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I'm assessing the effect of an exposure variable on cancer risk. I am not necessarily trying to build the model that best predicts cancer risk, I am instead trying to best isolate the effect on cancer risks due to this specific exposure variable.

I'm doing this with a Cox PH model with the exposure variable as a covariate. All other covariates are those which I believe to be both correlated with both the exposure variable AND associated with cancer risk. If a variable does not meet both these requirements, I don't include it in the Cox PH model. The intention is to adjust for confounders.

I need to check the proportional hazards assumption. Clearly, if the exposure variable violates the PH assumption, then I've got a problem. However, if a different covariate violates the PH assumption, does this actually matter since I don't care about, and won't be reporting, the coefficients associated with these adjustment covariates?

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    $\begingroup$ Limiting predictors to those "both correlated with both the exposure variable AND associated with cancer risk" is risky in Cox models, similar to the situation with binomial regression. Omitting any predictor associated with outcome, whether correlated with other variables or not, can lead to omitted-variable bias and a model that underestimates the magnitude of the exposure effect. See this answer or this answer, for example. $\endgroup$
    – EdM
    Nov 3, 2023 at 15:18
  • $\begingroup$ Thank you - this is useful. I have the same question about whether I need to care if the adjustment variables (even if these consist of all variables associated with outcome, like you say) don't meet the proportional hazards assumption, provided the exposure variable I'm interested in does. $\endgroup$ Nov 3, 2023 at 18:17

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if a different covariate violates the PH assumption, does this actually matter since I don't care about, and won't be reporting, the coefficients associated with these adjustment covariates?

I think it's good practice to report the entire Cox model summary, even if just in supplemental data to a full report. You audience will want to know what you attempted to control for and what associations those "adjustment covariate" themselves had with outcome. If nothing else, that will put the association between your "exposure" and outcome into a more quantitative perspective with respect to other known or suspected risk factors.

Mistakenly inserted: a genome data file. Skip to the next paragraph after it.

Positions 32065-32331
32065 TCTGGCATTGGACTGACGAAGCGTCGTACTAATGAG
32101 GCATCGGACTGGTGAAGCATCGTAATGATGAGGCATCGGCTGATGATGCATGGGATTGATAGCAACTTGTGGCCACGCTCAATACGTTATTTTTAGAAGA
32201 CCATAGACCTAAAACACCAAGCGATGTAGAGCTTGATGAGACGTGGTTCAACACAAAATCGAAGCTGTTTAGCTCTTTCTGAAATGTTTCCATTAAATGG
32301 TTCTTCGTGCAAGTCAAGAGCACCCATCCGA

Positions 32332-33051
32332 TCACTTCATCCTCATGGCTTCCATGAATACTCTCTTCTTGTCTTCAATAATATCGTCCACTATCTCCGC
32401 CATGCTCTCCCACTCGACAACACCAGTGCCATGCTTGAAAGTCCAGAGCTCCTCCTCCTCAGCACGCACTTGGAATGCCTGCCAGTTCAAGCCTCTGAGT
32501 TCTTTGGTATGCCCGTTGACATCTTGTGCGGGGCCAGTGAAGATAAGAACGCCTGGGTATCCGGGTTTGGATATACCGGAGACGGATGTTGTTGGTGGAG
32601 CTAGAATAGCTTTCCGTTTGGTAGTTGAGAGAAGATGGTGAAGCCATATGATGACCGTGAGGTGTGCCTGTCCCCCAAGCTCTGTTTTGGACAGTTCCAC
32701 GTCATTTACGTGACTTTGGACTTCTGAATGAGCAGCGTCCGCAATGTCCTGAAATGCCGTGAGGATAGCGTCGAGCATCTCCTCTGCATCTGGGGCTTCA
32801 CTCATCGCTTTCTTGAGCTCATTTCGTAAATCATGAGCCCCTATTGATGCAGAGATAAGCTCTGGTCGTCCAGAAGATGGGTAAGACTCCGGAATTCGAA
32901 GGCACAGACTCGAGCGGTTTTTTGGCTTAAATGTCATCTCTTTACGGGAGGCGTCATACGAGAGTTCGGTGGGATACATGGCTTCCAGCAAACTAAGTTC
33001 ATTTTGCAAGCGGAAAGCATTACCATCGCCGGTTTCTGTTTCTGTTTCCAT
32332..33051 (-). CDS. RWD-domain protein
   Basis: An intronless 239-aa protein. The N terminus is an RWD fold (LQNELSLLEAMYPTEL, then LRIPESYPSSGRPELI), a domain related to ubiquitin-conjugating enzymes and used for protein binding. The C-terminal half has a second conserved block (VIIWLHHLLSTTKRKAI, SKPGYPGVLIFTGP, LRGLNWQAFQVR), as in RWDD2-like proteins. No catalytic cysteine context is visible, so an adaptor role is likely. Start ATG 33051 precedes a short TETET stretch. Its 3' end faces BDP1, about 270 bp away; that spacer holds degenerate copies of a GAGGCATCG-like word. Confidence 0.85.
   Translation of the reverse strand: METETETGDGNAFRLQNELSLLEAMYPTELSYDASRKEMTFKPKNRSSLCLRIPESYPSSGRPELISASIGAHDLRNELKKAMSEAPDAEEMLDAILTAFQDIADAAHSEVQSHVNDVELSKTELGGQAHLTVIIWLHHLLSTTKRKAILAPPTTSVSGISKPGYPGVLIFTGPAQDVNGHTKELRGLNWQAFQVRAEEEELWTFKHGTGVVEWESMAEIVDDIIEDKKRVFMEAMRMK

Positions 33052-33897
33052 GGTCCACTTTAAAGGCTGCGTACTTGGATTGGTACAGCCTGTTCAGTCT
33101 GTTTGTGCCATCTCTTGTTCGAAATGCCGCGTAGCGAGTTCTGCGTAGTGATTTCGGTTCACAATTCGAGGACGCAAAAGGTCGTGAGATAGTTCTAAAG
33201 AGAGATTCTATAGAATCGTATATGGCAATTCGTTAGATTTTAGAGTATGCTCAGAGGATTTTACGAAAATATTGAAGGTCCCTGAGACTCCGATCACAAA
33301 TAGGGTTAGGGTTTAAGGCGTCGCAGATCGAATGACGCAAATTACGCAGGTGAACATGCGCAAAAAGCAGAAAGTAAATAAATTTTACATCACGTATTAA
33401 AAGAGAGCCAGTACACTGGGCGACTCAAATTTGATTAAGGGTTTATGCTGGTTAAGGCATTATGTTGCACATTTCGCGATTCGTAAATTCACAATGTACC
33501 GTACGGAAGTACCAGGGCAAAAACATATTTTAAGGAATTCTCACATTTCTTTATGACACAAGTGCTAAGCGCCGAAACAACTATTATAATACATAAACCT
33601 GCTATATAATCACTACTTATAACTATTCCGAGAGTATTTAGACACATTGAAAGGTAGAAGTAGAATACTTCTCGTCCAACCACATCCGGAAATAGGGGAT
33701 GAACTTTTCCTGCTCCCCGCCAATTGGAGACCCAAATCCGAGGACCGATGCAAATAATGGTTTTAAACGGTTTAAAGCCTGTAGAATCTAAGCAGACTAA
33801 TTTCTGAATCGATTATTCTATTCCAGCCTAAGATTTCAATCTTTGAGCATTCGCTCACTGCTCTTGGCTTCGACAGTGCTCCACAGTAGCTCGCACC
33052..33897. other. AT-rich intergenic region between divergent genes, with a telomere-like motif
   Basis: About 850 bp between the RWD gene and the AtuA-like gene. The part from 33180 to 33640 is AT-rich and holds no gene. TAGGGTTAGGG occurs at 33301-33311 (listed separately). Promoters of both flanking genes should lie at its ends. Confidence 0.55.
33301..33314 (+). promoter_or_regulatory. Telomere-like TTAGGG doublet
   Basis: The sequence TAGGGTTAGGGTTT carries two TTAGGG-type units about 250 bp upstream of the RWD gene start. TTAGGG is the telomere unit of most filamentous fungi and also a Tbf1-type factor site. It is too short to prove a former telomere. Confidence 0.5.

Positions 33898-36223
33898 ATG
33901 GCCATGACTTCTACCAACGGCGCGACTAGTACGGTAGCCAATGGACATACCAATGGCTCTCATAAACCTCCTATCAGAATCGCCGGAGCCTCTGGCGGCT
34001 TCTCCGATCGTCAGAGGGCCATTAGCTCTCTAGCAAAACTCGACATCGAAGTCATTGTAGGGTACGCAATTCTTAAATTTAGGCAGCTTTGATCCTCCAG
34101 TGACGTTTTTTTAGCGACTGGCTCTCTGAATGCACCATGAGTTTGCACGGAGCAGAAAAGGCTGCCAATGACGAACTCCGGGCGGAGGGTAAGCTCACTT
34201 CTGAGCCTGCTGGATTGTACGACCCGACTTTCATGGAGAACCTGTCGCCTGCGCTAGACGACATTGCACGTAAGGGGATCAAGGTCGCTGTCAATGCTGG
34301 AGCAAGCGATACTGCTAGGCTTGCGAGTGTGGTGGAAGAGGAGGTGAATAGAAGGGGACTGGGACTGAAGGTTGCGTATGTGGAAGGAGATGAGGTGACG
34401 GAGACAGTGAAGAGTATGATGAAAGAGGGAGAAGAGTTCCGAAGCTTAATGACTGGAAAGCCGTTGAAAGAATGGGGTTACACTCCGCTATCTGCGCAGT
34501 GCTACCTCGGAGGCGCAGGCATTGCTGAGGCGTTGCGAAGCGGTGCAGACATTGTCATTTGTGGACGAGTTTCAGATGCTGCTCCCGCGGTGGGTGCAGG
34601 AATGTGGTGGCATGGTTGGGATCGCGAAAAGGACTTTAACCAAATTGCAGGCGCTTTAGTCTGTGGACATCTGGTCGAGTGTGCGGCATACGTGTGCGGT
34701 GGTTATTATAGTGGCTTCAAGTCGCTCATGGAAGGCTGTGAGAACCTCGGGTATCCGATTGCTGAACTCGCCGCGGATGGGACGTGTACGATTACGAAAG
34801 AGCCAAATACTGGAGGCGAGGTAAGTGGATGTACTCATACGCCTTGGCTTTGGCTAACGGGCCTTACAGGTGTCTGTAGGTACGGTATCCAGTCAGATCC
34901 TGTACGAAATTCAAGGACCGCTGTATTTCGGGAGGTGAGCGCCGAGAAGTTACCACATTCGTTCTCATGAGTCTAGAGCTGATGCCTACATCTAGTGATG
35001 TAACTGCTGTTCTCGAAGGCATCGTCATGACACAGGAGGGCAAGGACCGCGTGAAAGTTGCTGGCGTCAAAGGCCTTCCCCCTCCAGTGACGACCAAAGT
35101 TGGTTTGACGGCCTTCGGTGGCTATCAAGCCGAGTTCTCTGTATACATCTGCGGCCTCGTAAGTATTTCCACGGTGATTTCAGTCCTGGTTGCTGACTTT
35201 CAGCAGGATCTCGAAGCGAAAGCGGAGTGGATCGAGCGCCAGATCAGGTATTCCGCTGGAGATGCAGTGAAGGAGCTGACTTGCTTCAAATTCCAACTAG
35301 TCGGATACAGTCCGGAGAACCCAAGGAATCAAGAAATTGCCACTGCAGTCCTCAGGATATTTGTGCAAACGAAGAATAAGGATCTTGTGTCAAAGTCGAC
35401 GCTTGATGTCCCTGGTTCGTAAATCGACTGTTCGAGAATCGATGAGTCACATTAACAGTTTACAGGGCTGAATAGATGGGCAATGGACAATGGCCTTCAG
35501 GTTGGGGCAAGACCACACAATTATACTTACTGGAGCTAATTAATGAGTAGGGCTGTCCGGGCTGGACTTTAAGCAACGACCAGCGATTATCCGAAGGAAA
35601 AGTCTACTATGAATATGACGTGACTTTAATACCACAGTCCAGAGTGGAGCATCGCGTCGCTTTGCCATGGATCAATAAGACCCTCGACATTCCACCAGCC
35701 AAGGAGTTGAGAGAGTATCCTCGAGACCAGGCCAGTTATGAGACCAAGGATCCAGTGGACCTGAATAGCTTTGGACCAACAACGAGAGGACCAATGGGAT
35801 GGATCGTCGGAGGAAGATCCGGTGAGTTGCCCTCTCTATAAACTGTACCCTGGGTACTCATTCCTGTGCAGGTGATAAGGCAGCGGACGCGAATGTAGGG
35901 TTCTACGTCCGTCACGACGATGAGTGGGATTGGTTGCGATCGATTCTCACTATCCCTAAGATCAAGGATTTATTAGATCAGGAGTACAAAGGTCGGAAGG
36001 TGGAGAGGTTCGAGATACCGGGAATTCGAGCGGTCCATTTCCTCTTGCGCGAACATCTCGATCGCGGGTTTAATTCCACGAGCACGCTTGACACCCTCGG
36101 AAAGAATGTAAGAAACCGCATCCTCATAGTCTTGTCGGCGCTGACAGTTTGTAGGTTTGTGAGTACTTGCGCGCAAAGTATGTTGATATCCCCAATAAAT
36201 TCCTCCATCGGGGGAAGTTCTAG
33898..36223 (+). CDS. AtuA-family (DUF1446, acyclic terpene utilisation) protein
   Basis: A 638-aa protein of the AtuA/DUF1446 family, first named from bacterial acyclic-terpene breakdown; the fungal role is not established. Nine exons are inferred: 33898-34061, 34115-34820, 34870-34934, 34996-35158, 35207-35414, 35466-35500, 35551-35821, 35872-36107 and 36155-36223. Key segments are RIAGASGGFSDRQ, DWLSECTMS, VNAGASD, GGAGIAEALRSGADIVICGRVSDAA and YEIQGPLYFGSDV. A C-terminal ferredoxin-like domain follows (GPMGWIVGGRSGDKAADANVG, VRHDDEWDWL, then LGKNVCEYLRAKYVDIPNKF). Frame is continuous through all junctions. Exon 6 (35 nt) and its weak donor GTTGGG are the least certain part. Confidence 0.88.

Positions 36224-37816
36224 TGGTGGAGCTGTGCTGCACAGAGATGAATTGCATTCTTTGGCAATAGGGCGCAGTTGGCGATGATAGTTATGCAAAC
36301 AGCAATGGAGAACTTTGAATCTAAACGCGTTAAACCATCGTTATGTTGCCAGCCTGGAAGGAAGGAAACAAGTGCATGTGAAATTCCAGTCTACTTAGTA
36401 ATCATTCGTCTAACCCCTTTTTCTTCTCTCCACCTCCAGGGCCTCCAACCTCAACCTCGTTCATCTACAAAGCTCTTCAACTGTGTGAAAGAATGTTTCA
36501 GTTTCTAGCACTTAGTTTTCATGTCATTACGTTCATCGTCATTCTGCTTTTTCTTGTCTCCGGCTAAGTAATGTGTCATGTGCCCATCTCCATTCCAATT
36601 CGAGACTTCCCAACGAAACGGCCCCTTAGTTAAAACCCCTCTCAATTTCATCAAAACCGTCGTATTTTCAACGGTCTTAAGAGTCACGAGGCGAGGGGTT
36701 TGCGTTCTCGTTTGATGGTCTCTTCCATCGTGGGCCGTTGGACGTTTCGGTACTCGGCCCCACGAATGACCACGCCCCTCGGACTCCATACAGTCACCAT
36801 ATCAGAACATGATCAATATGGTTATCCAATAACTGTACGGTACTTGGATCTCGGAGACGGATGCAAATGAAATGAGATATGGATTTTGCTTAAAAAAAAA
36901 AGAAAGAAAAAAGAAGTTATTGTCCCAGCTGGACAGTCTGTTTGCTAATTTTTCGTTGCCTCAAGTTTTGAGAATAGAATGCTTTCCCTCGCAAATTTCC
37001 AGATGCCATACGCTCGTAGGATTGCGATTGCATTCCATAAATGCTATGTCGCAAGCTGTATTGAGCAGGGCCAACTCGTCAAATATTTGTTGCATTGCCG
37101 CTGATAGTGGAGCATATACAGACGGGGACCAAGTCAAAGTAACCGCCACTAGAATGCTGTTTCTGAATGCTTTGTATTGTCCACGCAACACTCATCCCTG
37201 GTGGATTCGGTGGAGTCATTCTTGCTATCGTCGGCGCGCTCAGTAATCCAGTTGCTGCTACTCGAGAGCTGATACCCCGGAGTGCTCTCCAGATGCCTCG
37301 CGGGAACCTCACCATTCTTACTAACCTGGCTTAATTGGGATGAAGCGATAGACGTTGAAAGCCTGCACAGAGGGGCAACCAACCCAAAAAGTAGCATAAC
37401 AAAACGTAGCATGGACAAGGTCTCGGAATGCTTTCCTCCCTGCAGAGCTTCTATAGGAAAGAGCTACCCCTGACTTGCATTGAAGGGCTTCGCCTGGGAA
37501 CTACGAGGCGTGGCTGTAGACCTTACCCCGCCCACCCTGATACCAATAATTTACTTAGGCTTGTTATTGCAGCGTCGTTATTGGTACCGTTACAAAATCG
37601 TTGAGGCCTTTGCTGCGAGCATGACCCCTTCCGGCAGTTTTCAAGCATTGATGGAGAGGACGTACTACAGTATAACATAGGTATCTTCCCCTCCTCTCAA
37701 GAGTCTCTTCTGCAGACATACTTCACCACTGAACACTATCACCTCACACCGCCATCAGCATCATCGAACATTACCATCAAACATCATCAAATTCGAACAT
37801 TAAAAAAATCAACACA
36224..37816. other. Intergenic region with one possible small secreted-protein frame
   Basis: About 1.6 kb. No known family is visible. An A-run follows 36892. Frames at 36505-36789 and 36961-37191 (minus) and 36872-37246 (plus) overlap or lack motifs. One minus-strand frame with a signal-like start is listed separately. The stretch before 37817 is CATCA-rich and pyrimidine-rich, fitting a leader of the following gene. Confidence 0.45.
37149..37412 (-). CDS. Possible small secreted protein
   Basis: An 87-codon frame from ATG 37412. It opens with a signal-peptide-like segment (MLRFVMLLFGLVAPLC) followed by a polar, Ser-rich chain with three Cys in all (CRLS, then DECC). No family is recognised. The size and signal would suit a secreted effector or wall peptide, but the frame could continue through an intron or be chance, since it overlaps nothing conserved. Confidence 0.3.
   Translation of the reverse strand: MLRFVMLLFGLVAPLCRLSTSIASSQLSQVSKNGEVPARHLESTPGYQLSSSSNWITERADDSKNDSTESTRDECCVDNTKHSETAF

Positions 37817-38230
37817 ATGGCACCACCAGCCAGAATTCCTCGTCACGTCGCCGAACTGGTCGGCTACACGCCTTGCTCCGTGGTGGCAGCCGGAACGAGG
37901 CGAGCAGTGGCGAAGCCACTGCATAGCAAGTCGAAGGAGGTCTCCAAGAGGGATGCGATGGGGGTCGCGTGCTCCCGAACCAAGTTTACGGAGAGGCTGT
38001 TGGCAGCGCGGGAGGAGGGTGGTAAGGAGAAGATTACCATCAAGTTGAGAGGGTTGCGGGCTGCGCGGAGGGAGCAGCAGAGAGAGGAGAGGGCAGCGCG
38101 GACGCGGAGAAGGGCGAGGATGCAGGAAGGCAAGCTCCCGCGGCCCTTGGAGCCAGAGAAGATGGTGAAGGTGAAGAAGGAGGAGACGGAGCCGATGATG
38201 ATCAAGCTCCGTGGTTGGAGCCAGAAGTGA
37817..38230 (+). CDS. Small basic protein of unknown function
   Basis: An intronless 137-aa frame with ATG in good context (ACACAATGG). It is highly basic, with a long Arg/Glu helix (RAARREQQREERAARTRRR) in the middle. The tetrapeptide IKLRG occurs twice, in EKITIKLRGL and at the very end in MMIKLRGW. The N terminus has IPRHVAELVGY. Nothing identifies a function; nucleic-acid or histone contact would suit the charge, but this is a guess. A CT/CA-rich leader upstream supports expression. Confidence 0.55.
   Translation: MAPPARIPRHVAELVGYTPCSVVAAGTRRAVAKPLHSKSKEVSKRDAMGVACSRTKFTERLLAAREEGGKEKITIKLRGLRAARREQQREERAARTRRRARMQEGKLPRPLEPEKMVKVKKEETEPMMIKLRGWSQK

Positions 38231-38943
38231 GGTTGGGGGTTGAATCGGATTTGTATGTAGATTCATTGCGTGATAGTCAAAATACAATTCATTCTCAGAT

Consider simple ways to fix the PH violation. If the adjustment covariate is categorical, a model stratifying on it instead of modeling it should remove the problem. If the adjustment covariate is continuous, you might have mis-specified the functional form of its association with outcome. See this page for an introduction.

If there's still a problem with PH, I'd recommend that you read Sections 6.5 and 6.6 of Therneau and Grambsch, a useful overview of the issues. As they say, "The first two questions to ask are 'does it matter' and 'is it real;' it will often turn out that nothing is required." Cross Validated posts on PH by @AdamO, like this one, are also useful. As those posts point out, when PH is violated you get lower power and a sort of event-averaged hazard ratio, which isn't much of an issue with an adjustment covariate. I would still recommend trying to fix the PH problem, however, as fixing it is less likely to raise problems with reviewers of your report than will arguing that the PH violation doesn't matter.

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  • $\begingroup$ An adjustment variable that strongly violates the PH assumption will be partially ignored by the fitting process, so you can think of this as an under-adjustment situation but not a disaster. $\endgroup$ Nov 4, 2023 at 12:14

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